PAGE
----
The Medecins Sans Frontieres’ (MSF) head of mission in Bangladesh is calling for Rohingya refugees to be legally recognised both in Myanmar and Bangladesh, as about a million people remain stranded in makeshift camps in southern Bangladesh.

His comments come on the heels of Myanmar’s de facto leader Aung San Suu Kyi’s reiteration of support for the measures her government has taken in handling the crisis, despite mounting international criticism.

Over the past year, some 700,000 people Rohingya have crossed the border to Bangladesh fleeing violence and persecution in Myanmar’s Rakhine state. A major conflict broke out in August last year, after a Muslim Rohingya armed group allegedly attacked government forces, following decades of ethnic tension in the Buddhist-majority Myanmar. The security forces launched a fierce counteroffensive, burning down villages and killing hundreds of people, and setting in motion a chain of genocidal attacks on the Rohingya.

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“The Rohingya need to be recognised in all of the forms that come with their humanitarian needs, but also their status … They should be respected, allowed to seek basic health care and protection from community and government, and to be able to work and to be educated,” said Pavlo Kolovos, MSF head of mission in Bangladesh.

But “that will only happen when Myanmar is able to look at a long-term solution in conjunction with Bangladesh and support from the region. Until then, it will be a huge burden to maintain even the basic conditions for the Rohingya,” he said.

Although Rohingya regard themselves as native to Rakhine, where more than one million of them lived before hundreds of thousands fled their homes, Myanmar has denied most of them citizenship, restricting their access to some of the most basic rights.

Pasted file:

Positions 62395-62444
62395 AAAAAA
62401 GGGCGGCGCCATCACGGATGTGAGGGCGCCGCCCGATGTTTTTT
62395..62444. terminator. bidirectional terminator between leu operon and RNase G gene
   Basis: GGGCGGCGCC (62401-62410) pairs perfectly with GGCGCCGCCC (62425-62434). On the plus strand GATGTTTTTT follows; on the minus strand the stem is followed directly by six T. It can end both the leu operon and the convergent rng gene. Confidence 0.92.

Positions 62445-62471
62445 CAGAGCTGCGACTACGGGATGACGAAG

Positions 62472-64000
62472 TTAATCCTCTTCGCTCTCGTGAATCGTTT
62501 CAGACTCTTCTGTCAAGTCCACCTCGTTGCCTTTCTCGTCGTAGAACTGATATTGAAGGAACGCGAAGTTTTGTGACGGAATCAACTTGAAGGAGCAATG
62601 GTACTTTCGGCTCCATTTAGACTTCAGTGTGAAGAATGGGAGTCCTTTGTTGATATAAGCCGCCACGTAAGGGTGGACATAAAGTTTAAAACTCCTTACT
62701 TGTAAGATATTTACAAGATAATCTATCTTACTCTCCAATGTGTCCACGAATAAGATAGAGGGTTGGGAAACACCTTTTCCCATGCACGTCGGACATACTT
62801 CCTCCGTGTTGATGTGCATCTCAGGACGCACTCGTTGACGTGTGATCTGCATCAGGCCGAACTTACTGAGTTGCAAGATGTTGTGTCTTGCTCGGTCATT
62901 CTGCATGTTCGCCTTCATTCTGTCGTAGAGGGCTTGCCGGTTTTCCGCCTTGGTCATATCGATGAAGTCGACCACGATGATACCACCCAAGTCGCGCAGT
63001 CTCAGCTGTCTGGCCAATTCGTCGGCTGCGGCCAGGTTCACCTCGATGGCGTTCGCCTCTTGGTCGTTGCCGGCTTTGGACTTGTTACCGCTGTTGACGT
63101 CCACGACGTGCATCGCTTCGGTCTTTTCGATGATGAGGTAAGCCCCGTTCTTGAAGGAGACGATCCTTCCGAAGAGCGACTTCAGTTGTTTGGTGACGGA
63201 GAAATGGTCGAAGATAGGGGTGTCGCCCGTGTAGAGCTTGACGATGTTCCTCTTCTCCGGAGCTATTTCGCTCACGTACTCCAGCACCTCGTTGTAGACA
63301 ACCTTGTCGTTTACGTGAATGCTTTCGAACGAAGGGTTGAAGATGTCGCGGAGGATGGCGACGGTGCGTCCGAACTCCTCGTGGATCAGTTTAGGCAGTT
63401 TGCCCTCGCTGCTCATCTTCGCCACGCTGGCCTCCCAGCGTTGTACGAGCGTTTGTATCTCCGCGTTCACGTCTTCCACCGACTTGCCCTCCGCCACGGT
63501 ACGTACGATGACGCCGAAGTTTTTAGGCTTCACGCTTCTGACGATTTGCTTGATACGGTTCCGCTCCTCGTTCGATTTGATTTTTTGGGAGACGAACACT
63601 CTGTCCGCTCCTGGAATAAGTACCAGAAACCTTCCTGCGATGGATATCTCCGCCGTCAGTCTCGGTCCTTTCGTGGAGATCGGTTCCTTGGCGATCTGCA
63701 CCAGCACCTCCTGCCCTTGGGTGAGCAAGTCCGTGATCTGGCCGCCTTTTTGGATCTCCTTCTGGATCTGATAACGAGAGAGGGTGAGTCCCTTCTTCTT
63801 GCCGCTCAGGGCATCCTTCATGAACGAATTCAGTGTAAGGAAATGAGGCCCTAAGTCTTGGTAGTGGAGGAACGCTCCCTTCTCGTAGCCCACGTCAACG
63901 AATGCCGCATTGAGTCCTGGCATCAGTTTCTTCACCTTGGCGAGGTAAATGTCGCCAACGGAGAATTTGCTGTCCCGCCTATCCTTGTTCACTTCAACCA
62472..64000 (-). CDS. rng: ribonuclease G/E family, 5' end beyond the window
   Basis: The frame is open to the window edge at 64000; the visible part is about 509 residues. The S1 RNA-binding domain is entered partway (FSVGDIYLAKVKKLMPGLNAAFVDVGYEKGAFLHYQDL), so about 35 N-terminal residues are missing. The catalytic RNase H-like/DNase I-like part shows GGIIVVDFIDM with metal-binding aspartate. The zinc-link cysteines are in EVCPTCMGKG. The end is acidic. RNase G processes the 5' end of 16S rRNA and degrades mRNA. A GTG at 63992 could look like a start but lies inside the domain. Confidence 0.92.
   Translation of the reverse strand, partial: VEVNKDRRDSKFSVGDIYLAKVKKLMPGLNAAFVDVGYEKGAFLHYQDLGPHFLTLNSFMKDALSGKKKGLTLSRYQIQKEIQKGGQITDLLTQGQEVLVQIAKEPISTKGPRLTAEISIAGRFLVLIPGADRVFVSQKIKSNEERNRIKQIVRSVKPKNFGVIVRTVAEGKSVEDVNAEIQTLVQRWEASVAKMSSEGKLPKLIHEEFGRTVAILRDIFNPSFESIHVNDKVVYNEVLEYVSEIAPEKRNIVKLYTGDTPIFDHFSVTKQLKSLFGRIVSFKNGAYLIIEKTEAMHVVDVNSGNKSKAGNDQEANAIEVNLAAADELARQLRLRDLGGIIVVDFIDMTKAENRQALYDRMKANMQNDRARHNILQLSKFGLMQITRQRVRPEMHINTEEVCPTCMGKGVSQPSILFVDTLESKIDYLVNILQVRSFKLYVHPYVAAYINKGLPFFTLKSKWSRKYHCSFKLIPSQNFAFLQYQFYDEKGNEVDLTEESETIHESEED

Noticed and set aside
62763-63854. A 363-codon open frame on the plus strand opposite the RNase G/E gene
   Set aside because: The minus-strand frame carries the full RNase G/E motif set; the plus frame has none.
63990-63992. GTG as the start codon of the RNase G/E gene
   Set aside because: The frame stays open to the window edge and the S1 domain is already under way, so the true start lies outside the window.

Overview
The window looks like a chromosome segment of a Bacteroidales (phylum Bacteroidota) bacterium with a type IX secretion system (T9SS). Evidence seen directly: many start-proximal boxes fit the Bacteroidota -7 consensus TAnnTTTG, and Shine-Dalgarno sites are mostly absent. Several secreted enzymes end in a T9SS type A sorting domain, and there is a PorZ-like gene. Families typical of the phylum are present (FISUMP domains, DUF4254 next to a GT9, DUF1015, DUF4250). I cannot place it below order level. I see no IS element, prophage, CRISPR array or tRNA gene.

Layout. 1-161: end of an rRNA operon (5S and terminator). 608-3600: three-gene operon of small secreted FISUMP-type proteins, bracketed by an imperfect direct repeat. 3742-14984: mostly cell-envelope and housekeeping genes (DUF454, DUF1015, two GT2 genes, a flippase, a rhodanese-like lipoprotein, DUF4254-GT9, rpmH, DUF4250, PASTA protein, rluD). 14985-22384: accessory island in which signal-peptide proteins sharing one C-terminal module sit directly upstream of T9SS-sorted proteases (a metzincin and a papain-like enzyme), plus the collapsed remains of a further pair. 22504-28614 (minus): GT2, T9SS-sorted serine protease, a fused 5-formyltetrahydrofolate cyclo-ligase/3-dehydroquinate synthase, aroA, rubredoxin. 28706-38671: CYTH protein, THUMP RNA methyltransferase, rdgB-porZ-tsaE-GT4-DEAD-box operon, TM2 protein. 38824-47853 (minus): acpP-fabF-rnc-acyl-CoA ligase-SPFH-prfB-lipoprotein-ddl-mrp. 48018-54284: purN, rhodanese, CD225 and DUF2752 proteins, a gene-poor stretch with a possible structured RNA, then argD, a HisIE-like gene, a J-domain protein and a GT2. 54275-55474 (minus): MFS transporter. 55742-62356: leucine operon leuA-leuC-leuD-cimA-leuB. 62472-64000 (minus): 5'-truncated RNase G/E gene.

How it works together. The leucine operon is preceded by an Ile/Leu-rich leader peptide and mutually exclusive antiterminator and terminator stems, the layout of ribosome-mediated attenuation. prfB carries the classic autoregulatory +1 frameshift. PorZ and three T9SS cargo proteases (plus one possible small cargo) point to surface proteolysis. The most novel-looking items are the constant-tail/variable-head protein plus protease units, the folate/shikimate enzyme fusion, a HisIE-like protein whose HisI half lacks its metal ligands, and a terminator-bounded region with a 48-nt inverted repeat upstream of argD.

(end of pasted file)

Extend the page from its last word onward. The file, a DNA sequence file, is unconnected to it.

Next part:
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While about one million people are still in refugee camps in Bangladesh as it remains impossible for them to return safely to their homes in Myanmar, Kolovos said they need to be officially recognised as refugees.

“Their situation in Bangladesh would not be as challenging or dangerous as it is if they were recognised as refugees,” Kolovos said. “That would allow them to possibly have some future in Bangladesh or elsewhere in the world. For that, it would be necessary to move out from the stateless limbo where they are now.”

The absence of a legal status in Bangladesh limits their freedom of movement as well as access to education and health care. It also “exposes them to further victimisation and exploitation” and forces them to “move around the country illegally” he said. Kolovos cited single mothers and their children as the most vulnerable at the camps.

He, however, acknowledged the challenges faced by Bangladesh in hosting the Rohingya. “It’s a heavy burden on the local community and the government, dealing with a million people who are most vulnerable in a country already densely populated … The [Bangladeshi] government has done a good job. They need continued support,” Kolovos said.

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The MSF runs almost 20 hospitals and primary health care centres at the camps. Their facilities receive 15,000 to 20,000 patients a week. Kolovos noted that there are a number of basic health issues in the camps that can turn serious, with a possible outbreak of cholera being of particular concern.